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Best Practices: Database Indexing Page 2

By Tim Perdue
on January 8, 2001

SELECT * FROM mytable WHERE category_id=1;
Even the most rudimentary indexing strategy means you will create a simple
index on category_id:
CREATE INDEX mytable_categoryid 
	ON mytable (category_id);
Very simple right? Now what if you are going to use multiple criteria to select
from the database?
SELECT * FROM mytable 
	WHERE category_id=1 AND user_id=2;
You might be tempted to just create another index on user_id, but that
would be sub-optimal. You need to create a multi-column index.
CREATE INDEX mytable_categoryid_userid 
	ON mytable (category_id,user_id);
Are you noticing my naming convention yet? I use tablename_field1name_field2name.
You’ll understand why I do that in a minute.
Now that you’ve built indices on the appropriate columns, you should verify
that your database is using them as expected. This is easy to do in most databases –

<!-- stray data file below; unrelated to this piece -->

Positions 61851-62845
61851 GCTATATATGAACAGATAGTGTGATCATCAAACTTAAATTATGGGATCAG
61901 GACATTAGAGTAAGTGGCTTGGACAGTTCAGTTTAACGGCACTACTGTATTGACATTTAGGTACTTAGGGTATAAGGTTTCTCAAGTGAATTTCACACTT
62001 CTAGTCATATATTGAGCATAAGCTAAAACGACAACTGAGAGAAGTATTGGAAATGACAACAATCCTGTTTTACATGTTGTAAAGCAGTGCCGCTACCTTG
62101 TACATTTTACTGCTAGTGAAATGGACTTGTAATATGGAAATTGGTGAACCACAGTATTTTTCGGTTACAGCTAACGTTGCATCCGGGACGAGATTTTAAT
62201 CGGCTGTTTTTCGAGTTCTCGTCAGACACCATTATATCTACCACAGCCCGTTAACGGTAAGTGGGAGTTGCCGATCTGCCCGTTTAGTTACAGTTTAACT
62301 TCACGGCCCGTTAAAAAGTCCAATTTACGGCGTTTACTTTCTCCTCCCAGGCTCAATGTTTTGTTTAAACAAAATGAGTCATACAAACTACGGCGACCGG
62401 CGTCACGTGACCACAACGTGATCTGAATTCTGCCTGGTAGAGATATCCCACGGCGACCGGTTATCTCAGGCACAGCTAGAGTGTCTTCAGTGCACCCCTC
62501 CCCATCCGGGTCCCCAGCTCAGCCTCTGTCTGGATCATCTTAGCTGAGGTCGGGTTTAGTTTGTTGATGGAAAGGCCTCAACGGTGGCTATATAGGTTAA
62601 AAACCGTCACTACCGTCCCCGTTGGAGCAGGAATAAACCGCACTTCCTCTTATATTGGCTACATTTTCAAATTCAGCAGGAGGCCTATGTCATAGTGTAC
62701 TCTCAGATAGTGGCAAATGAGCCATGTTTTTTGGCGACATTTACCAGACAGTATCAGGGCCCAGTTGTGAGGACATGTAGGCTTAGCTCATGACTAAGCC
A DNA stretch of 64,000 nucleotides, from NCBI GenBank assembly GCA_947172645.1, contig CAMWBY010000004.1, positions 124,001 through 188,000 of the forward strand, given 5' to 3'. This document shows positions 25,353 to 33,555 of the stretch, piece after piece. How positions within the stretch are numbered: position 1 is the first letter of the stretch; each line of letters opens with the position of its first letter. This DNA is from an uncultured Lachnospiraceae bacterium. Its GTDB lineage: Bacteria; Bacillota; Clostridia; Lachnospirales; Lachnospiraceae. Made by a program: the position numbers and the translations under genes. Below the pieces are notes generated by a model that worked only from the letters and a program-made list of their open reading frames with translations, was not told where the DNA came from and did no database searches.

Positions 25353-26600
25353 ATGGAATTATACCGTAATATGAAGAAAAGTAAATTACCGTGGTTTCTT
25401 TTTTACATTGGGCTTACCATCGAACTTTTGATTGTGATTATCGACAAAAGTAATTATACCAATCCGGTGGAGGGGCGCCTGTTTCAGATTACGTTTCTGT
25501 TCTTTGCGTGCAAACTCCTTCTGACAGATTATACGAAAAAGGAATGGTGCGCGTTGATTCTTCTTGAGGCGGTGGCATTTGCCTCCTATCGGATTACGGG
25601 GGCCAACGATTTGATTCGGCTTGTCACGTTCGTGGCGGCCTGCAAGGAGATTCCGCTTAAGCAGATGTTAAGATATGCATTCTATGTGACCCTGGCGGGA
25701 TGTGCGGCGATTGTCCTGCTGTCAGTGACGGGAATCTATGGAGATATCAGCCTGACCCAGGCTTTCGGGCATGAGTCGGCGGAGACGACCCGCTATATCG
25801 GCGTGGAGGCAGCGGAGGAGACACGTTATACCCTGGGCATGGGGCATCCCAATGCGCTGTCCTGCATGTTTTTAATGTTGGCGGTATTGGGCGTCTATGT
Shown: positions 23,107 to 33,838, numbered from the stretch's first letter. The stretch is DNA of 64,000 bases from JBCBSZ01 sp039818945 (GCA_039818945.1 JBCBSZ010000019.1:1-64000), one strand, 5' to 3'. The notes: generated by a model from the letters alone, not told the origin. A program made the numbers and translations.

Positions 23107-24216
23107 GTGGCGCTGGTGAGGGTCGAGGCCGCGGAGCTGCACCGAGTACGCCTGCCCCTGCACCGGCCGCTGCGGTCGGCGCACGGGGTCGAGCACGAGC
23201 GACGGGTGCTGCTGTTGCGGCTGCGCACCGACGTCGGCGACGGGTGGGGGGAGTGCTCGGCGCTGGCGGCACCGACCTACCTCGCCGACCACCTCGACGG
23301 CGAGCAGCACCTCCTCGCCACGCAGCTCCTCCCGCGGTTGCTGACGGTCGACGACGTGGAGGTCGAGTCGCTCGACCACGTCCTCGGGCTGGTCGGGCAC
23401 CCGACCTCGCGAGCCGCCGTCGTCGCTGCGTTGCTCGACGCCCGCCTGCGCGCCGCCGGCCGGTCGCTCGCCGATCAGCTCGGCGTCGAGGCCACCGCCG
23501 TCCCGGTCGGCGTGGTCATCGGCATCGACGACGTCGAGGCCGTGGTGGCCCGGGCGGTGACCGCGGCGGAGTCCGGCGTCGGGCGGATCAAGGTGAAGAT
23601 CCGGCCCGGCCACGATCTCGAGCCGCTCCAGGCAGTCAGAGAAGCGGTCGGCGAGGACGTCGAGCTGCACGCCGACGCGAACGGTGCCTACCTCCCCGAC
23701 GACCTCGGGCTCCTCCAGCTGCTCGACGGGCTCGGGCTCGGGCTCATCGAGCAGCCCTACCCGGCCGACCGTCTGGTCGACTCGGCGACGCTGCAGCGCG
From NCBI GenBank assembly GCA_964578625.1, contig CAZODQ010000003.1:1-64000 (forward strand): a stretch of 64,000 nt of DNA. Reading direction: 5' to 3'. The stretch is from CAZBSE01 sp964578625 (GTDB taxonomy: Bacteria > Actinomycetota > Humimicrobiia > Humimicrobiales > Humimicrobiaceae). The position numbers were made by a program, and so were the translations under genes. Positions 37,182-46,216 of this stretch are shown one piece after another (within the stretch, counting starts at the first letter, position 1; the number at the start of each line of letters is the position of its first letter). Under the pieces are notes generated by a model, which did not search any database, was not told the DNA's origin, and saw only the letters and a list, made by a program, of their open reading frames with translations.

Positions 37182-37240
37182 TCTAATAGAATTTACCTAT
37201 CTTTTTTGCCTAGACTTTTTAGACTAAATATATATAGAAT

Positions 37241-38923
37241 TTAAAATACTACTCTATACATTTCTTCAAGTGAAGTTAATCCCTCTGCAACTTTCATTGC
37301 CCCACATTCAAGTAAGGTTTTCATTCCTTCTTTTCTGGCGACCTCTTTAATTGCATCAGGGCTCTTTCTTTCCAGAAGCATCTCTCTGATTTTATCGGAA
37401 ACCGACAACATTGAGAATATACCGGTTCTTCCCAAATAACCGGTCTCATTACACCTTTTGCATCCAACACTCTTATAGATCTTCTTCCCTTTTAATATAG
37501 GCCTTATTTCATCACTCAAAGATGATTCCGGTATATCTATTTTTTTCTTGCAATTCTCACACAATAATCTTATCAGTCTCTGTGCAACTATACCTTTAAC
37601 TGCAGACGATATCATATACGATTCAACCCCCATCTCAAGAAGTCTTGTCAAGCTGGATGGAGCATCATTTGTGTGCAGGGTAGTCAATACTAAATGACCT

just use the EXPLAIN command:
	SELECT * FROM mytable 
	WHERE category_id=1 AND user_id=2;
This is what Postgres 7.1 returns (exactly as I expected).

Index Scan using mytable_categoryid_userid on 
	mytable  (cost=0.00..2.02 rows=1 width=16)

If you boil that down, essentially postgres is using an index (always a
good start), and furthermore it is using the second index I created.
Because of the way I named my index, I can tell immediately that it is
using the right index.
Now what if your query involves an ORDER BY clause? Believe it or not,
most databases will take advantage of an index on the ordered by field.
SELECT * FROM mytable 
	WHERE category_id=1 AND user_id=2
	ORDER BY adddate DESC;
Confused yet? Don’t be. Add another multi-column index that includes
the fields in the WHERE clause as well as the ORDER BY clause and you’re
in business: